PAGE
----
Judge Mathias found that there was support for Davis’s argument in another provision of the Indiana statutes, titled “Void Marriages,” which states that a marriage is void if an Indiana couple goes out of state in order to evade Indiana’s ban on various kinds of marriages, if they intended to return to Indiana after getting married. “Simply said,” wrote Mathias, “there is nothing in the Indiana Code chapter dealing with void marriages that declares that a marriage that was valid when it was entered into becomes void when one of the parties to that marriage has since changed his or her gender. And the section that deals with marriages between Indiana residents solemnized in other states to avoid the application of certain Indiana marital regulations does not mention same-sex marriages. Nor does it need to do so, as these marriages are already void under Indiana Code section 31-11-1-1(b) even if they were solemnized in another state.”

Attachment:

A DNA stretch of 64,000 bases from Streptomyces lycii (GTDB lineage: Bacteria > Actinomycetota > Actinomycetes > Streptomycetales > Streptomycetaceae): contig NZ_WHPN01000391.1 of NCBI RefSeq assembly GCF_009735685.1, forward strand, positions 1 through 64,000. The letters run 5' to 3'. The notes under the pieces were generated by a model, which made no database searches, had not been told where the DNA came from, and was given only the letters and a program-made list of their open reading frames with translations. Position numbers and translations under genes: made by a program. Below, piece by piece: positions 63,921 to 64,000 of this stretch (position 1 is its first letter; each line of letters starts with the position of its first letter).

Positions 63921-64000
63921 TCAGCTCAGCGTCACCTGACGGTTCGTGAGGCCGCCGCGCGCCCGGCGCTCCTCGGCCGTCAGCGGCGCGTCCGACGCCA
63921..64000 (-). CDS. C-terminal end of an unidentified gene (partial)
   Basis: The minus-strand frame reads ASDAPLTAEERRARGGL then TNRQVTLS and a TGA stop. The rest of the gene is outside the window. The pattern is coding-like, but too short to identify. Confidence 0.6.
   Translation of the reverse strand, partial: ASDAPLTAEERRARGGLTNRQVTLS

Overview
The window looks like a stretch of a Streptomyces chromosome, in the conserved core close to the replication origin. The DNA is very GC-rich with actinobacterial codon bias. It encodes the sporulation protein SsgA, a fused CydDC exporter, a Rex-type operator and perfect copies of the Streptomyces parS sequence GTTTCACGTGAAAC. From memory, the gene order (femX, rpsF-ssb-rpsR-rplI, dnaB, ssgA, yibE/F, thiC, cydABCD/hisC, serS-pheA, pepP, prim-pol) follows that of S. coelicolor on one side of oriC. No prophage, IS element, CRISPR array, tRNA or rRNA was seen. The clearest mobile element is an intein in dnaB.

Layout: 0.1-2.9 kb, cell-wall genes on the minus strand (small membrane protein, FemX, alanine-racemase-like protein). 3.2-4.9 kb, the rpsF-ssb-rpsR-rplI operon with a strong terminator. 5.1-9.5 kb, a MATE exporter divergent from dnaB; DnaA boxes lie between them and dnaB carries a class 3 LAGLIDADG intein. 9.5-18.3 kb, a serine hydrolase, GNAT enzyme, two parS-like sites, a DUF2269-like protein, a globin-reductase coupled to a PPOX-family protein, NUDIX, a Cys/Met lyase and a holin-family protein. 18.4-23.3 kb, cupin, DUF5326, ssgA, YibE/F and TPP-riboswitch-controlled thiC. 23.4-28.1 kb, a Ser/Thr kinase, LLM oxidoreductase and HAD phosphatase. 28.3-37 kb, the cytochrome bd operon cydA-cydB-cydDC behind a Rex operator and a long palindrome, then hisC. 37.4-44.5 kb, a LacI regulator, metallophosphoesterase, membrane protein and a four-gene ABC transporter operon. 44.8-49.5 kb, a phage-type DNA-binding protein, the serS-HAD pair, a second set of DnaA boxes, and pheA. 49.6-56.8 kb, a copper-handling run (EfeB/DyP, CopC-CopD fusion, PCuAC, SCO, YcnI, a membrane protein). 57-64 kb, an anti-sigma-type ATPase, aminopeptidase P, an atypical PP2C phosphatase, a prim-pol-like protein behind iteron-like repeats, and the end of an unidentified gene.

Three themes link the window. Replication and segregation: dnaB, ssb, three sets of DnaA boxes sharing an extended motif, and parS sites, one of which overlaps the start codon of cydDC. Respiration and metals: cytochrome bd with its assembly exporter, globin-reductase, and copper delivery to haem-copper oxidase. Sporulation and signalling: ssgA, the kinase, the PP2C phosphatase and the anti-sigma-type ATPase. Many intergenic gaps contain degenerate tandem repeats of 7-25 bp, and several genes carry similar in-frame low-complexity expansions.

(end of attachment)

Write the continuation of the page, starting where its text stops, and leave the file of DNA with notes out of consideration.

Thus, the trial court’s reading “has the effect of adding the type of marriage at issue, a marriage between a male and female solemnized pursuant to Indiana law,” to the list of marriages that are “void ab initio” under the “Void Marriages” provision. Judge Mathias opined that making such an addition to the list was beyond the authority of the trial court, and would have the undesirable effect of creating an “untenable situation” for the child of Davis and Summers. “To conclude that the parties’ marriage somehow became void when the gender was changed on Davis’s birth certificate would permit Davis to effectively abandon her own child, even though the parties were validly married at the time of the child’s birth and even though Davis is the child’s father. It would also leave the parties’ child without the protection afforded by Indiana’s dissolution statutes with regard to parenting time and child support. We do not think that our General Assembly intended such a result.”